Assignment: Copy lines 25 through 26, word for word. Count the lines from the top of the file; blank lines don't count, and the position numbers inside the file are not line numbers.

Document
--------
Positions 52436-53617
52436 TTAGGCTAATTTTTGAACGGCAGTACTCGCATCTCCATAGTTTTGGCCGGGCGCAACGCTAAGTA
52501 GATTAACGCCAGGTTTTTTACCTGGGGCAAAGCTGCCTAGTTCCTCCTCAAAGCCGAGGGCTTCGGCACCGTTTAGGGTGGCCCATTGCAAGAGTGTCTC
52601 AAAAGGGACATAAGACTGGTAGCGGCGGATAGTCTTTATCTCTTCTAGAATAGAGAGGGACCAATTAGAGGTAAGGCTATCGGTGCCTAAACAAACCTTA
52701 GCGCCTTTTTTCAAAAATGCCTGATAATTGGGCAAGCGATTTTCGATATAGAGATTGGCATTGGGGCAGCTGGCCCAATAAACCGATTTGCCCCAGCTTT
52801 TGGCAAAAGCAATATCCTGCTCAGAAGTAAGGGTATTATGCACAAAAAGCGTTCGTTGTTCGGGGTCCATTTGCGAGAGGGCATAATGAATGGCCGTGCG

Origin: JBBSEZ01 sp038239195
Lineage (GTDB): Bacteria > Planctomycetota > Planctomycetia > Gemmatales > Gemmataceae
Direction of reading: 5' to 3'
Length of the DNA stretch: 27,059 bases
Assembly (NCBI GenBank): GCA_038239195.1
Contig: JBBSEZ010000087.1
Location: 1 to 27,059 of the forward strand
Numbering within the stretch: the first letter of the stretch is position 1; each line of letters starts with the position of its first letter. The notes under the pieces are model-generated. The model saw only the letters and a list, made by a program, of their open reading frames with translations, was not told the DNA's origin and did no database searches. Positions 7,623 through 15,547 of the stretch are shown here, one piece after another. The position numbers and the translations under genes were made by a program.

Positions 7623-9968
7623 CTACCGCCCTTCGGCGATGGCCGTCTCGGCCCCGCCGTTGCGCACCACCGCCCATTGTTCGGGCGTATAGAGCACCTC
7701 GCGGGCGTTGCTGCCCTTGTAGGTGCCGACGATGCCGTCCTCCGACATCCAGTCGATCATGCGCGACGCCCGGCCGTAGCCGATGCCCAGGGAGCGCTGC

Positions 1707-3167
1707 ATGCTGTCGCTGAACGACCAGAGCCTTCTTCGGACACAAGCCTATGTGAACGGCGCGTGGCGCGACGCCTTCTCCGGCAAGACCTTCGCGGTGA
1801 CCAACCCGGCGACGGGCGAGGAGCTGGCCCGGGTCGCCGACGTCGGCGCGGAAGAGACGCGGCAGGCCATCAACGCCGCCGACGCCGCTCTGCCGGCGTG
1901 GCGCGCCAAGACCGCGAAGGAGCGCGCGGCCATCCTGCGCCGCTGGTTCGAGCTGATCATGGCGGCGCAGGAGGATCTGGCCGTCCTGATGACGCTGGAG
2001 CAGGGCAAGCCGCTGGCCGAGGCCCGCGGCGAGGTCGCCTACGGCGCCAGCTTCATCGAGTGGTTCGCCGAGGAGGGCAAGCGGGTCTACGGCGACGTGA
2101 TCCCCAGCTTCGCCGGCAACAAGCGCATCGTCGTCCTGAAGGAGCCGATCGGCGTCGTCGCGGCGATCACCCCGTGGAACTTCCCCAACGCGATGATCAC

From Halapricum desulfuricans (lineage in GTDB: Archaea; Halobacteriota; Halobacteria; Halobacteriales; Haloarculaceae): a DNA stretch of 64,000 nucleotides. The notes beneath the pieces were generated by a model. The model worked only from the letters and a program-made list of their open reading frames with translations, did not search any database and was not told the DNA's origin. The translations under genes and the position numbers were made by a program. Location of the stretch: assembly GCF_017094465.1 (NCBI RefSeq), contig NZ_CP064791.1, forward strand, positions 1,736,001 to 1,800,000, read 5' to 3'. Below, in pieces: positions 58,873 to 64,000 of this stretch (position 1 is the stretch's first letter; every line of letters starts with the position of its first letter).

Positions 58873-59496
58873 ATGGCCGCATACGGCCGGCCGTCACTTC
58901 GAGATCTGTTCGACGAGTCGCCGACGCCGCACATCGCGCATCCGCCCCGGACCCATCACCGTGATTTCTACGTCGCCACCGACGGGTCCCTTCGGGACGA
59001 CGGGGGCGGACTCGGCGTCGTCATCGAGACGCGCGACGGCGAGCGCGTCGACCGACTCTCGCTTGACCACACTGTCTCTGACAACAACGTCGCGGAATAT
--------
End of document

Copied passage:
Positions 58873-59496
58873 ATGGCCGCATACGGCCGGCCGTCACTTC